Worried About a Possible Exposure?

Quick Treatment Can Minimize Your Risk of Getting HIV

You should seek Post-Exposure Prophylaxis (PEP) treatment immediately if you believe you may have had a high-risk exposure to HIV, such as:

  • Unprotected sex with someone who has told you they have HIV, or you think may have HIV

  • A condom that has broken, or fallen off during sex

  • Rape or sexual assault

  • Work-related exposure to HIV, such as contact with infected materials, or a needle stick injury

  • Sharing needles to inject any type of drugs (including steroids)

Post-Exposure Prophylaxis (PEP)

Post-Exposure Prophylaxis (PEP) involves taking anti-HIV medications as soon as possible after you may have been exposed to HIV, to try to reduce the chance of becoming HIV positive. These medications keep HIV from making copies of itself and spreading through your body.

To be effective, you must begin PEP within 72 hours of exposure, before the virus has time to make too many copies of itself in your body. PEP consists of two to three antiretroviral medications and should be taken every day for 28 days. Your doctor will determine what treatment is right for you based on how you were exposed to HIV.

Start PEP Within 72 Hours

PEP is an emergency prevention strategy that needs to be started no later than 72 hours after exposure. The quicker you begin treatment, the better.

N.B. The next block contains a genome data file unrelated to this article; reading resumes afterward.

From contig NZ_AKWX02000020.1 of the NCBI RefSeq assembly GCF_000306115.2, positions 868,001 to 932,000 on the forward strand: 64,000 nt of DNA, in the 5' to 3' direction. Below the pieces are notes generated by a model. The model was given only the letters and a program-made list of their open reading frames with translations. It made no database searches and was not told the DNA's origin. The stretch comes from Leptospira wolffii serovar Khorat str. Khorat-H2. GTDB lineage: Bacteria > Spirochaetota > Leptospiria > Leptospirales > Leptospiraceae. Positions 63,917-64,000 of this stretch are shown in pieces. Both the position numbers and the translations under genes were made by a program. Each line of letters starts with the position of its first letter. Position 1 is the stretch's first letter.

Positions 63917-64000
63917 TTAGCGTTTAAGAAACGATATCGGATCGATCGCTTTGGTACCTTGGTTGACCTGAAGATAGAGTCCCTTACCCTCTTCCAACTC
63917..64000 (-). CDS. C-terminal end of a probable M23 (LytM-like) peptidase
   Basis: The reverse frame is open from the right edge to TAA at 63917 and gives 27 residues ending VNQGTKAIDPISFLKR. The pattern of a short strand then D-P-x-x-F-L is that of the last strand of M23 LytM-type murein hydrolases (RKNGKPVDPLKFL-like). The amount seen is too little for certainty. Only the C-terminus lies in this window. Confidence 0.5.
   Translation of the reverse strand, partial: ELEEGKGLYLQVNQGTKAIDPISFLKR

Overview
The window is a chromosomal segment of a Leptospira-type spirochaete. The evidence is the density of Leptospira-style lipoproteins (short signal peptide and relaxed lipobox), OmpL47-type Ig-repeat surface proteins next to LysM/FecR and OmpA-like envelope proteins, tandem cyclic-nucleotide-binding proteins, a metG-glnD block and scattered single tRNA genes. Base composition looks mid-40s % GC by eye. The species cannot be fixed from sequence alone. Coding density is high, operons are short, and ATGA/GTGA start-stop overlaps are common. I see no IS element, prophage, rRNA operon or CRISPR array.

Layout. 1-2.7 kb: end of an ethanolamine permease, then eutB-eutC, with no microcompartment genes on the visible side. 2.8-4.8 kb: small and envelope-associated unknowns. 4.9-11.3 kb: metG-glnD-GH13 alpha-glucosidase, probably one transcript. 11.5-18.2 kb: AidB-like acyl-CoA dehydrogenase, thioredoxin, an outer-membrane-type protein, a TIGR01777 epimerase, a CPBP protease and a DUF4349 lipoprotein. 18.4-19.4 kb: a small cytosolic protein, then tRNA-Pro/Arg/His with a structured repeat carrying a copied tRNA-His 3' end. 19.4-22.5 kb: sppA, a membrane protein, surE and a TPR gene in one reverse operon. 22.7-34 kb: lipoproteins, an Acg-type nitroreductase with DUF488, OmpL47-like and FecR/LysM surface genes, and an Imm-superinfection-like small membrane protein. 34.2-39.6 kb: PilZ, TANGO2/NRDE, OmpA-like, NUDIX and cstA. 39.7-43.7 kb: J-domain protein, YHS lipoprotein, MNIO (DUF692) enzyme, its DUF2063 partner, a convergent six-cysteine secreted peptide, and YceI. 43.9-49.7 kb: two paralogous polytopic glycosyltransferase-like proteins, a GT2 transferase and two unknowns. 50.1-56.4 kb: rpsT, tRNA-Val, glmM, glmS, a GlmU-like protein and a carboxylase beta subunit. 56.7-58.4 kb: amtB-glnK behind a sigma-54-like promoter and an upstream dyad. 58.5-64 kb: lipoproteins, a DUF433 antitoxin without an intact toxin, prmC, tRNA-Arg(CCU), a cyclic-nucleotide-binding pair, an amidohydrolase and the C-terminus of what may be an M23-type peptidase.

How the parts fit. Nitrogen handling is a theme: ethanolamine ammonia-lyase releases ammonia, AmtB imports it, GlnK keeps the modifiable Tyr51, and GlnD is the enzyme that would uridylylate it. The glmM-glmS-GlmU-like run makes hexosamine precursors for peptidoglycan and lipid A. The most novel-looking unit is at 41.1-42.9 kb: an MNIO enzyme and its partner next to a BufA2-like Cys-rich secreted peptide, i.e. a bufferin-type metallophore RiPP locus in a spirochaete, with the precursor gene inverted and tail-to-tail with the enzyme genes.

If you find yourself at repeated risk for contracting HIV, you shouldn't rely on PEP as a prevention method. Instead, consider Pre-Exposure Prophylaxis (PrEP), a once-a-day pill that can help keep you from getting HIV.

PEP is Safe and Effective

PEP is safe but may cause side effects like nausea in some people. These side effects can be treated and are not life threatening.

While PEP is highly effective, it is not a guarantee that someone exposed to HIV will not become infected with HIV. Because PEP is not 100% effective, you should continue to use condoms with sex partners while taking PEP, and should not use injection equipment that has been used by others. This will help avoid spreading the virus to others if you have become infected.

Places to Get PEP

Some of the places you can go to seek treatment include your doctor’s office, emergency rooms, urgent care clinics, or a local HIV clinic. Click here for a list of County Health Departments that can help you find a provider who can prescribe PEP.

Paying for PEP

PEP is typically covered by insurance programs. If you do not have insurance, your health care provider can help you apply for free medications through the patient assistance programs of the drug manufacturers. These programs can often process applications quickly to avoid a delay in accessing medication. See information for specific medications and manufacturers.

If you are prescribed PEP after sexual assault, you may qualify for partial or total reimbursement for medications and clinical care costs through the Office for Victims of Crime funded by the U.S. Department of Justice (see the contact information for each state).

If you are a healthcare worker who was exposed to HIV on the job, your workplace health insurance or workers’ compensation will usually pay for PEP. Talk with your administrator who oversees workplace safety for more information.